Why did Nintendo's legendary Shigeru Miyamoto make Pikmin? He wanted to appeal to high school girls, that's why.
When it comes to game design, there are a scant few people who can be trusted to weave pure gold almost every time, and Nintendo's Shigeru Miyamoto is on that very short list. The man has been noted for his ability to create the fantastic from the mundane: Much of Miyamoto's inspiration for games like Mario and Zelda came from his childhood exploring in the Japanese countryside; similarly, 2001's Pikmin came from his fondness for gardening.
Gardening may have been what inspired Pikmin, but what about the why? "Every once in a while, you want to make something that high school girls can get into," Miyamoto said at a recent symposium (where he also confirmed that Nintendo was developing new hardware). He wanted to make a game that said schoolgirls would be able to pick up and play - an obvious precursor of the "gaming should be accessible to everybody" philosophy that drove the development of the Wii.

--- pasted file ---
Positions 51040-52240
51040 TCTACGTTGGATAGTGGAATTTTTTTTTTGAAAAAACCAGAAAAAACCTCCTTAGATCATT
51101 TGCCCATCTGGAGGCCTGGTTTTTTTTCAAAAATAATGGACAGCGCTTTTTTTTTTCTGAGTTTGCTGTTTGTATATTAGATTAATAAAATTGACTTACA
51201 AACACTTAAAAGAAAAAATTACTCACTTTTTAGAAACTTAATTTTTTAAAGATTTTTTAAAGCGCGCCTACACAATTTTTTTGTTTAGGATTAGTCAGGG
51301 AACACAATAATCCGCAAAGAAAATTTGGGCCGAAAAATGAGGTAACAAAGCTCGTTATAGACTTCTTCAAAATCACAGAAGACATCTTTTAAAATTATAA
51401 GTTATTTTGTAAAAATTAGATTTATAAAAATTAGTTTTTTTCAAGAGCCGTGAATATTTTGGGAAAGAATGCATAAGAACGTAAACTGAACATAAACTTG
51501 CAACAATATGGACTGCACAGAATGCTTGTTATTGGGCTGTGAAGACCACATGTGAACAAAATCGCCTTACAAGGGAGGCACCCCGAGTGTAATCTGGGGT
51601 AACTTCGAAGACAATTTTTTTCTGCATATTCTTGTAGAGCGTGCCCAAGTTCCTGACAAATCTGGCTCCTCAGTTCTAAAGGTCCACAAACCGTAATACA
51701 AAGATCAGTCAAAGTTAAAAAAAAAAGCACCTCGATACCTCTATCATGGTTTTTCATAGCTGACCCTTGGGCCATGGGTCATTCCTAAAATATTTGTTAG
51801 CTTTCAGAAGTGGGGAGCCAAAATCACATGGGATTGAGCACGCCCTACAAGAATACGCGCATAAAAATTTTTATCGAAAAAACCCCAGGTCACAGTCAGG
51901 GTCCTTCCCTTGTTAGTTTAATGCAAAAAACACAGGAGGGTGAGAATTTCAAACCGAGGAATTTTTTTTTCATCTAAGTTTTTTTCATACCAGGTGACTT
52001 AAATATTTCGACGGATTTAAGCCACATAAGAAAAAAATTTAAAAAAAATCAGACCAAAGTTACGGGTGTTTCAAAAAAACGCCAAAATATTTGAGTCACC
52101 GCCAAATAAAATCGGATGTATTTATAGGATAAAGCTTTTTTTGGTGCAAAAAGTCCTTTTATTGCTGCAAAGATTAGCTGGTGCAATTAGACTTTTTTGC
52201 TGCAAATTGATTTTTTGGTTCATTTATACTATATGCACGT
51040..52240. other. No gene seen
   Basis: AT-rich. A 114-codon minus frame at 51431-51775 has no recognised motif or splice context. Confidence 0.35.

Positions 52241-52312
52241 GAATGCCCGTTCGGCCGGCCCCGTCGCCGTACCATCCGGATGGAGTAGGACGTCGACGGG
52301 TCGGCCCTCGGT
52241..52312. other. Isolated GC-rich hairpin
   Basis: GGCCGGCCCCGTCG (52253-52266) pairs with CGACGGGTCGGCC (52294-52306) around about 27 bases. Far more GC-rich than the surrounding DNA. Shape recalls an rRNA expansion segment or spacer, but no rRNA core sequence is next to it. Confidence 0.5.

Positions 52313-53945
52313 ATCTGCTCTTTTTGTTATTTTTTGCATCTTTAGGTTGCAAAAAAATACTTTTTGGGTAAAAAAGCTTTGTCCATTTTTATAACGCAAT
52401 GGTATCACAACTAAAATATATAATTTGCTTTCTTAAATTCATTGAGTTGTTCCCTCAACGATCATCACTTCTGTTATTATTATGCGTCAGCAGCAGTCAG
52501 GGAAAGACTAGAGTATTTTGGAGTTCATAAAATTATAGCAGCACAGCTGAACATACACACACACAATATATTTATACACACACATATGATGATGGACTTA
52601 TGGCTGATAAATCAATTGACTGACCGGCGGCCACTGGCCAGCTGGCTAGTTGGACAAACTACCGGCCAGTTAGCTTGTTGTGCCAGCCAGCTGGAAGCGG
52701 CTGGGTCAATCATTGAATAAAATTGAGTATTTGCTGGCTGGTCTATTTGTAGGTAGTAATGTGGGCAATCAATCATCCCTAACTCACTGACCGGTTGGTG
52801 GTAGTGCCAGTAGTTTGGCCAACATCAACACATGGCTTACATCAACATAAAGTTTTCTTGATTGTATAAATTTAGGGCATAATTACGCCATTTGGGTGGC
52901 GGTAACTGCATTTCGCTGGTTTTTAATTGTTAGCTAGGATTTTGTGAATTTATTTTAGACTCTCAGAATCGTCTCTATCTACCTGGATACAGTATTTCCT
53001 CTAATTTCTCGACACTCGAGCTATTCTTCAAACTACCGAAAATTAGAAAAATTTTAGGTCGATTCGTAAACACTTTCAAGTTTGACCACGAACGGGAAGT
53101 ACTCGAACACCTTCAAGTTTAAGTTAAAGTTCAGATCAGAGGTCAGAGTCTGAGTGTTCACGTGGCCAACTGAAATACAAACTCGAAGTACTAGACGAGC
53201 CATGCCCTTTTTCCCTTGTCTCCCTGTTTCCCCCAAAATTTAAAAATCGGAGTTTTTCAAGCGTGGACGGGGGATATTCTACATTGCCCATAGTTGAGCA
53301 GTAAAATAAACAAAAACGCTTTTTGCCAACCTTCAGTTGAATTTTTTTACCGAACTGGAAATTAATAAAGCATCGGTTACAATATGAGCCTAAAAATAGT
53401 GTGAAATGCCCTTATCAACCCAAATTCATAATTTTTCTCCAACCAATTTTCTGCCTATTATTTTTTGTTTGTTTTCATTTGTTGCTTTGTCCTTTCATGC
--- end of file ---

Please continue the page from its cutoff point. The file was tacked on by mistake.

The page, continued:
Good to know, Mr. Miyamoto. I'm sure that there are plenty of gamers out there who would love to hear you elaborate on your thoughts on appealing to Japanese schoolgirls. Though I suspect your intentions might be a bit more wholesome.